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During the Eisenhower and Kennedy years, PSAC made its most substantial impact in national defense. Among eight major PSAC actions singled out by Beckler, six are unambiguously defense-related. Beckler, op. cit . Beckler’s non-defense items are the creation of NASA and the establishment, in March 1959, of the intergovernmental Federal Council for Science and Technology (FCST). One study led to the Defense Reorganization Act of 1958, which authorized the position of Assistant Secretary of Defense for Research and Development; a parallel recommendation engendered the Defense Advanced Research Projects Agency (DARPA). The remaining five were: major improvements in the long-range ballistic missile program; the acceleration of ballistic missile early-warning capabilities; major advances in technical capabilities for antisubmarine warfare and photographic intelligence-gathering; recommendations that led directly to the establishment of the Arms Control and Disarmament Agency early in the Kennedy Administration; and assessment of the desirability and technical feasibility of a nuclear test ban, which led to the successful consummation of the atmospheric test ban treaty during the Kennedy Administration.

The preponderance of national security issues on PSAC’s agenda clearly illustrates the overriding importance of national defense to the conceptualization of science policy in the Eisenhower administration, and to a somewhat lesser extent in the Kennedy administration. The memoirs of General Robert Cutler, who headed the National Security Council and actively assisted PSAC in maintaining its ready access to the president, recall his many productive interactions with the committee. Robert Cutler, No Time for Rest (Boston: Little Brown, 1966).

PSAC (or, at any rate, Killian and his successors George Kistiakowsky and Jerome Wiesner) seems to have understood that its privileged position was a function of the expectation that it could make substantial contributions to national defense. However, PSAC and the science advisors also made effective use of their access to the president to broaden the national science policy agenda. Although several PSAC reports called for support for basic research at universities and national laboratories, science for national defense was still the committee’s principal raison d’être . Its access to the president on matters of national defense helped PSAC convince him to support a more broadly defined science policy.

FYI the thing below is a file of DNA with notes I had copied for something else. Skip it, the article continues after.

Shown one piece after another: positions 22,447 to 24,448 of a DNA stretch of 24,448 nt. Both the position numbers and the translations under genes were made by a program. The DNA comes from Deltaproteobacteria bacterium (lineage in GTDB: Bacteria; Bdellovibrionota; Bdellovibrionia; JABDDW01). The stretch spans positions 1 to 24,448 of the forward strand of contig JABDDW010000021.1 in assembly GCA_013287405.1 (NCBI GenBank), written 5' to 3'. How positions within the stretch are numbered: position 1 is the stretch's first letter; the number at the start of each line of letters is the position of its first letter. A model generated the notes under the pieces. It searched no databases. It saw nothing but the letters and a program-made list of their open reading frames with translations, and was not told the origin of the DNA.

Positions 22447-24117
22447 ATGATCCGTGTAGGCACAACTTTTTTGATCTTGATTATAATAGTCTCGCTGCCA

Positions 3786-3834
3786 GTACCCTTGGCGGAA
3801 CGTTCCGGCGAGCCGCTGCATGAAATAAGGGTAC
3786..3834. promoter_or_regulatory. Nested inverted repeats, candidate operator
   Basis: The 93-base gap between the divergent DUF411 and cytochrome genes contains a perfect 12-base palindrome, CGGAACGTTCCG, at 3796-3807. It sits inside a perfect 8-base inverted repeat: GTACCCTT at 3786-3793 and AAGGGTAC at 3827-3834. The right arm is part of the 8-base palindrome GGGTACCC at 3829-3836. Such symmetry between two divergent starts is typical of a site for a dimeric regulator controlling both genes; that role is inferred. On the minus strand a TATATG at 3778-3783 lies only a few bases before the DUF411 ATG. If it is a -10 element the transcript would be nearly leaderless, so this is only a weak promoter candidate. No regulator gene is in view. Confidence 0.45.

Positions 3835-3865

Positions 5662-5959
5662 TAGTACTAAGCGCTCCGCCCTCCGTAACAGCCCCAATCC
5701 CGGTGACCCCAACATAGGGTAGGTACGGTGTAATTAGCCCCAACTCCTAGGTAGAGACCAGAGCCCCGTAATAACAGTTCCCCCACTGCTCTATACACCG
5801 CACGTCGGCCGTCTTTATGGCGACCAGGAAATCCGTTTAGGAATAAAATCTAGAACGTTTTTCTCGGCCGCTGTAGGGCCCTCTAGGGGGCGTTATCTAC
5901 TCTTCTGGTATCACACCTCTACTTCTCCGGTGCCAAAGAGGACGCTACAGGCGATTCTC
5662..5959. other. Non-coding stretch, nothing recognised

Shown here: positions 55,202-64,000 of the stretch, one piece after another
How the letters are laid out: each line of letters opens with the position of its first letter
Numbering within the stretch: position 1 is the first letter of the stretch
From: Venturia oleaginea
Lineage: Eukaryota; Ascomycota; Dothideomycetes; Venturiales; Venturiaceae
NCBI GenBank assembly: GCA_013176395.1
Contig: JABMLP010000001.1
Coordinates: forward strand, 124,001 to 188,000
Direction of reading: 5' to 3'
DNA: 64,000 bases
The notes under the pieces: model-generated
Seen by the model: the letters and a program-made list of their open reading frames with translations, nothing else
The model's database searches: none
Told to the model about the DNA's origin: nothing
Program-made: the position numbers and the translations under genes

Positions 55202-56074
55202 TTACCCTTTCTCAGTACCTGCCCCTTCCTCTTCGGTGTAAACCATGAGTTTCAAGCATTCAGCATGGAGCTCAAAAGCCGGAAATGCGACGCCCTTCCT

The kennedy years

PSAC exerted similar influence during the Kennedy Administration. Kistiakowsky resigned as Special Assistant for Science and Technology but retained his PSAC membership. He was succeeded by MIT electrical engineer Jerome Wiesner, a charter member of PSAC. Among the members who had served for at least a year under Eisenhower, twelve remained on the committee, and one former member was immediately reappointed by Kennedy, who appointed five new members, bringing the total membership to eighteen. The five new members were: Paul M. Doty, Harvard University (biochemistry); Edwin R. Gilliland, Massachusetts Institute of Technology (chemical engineering); Franklin A. Long, Cornell University (physical chemistry); Colin M. MacLeod, New York University (Microbiology); and Frank Press, California Institute of Technology (geophysics). Additionally, four members were appointed by President Eisenhower in 1960 to replace four whose terms had expired: Harvey Brooks, Harvard University (physics); Donald F. Hornig, Princeton University (chemistry); Alvin M. Weinberg, Oak Ridge National Laboratory (nuclear physics); and Walter H. Zinn, Combustion Engineering, Inc. (physics). Golden, op. cit . Princeton now boasted two members and Columbia and Rockefeller universities none. Eleven members came from Eastern universities and three from California universities (Stanford, the California Institute of Technology, and the University of California, Berkeley). One came from a Midwestern university (John Bardeen of the University of Illinois), one from a national laboratory (Alvin Weinberg of Oakridge), and two from industry (Emanuel Piore of IBM and Walter Zinn of Combustion Engineering, Inc.). In June 1961, there were seven physicists, two physical chemists, one biophysicist, one geophysicist, two chemists, one biochemist, one microbiologist, two engineers (including Wiesner), and one mathematician.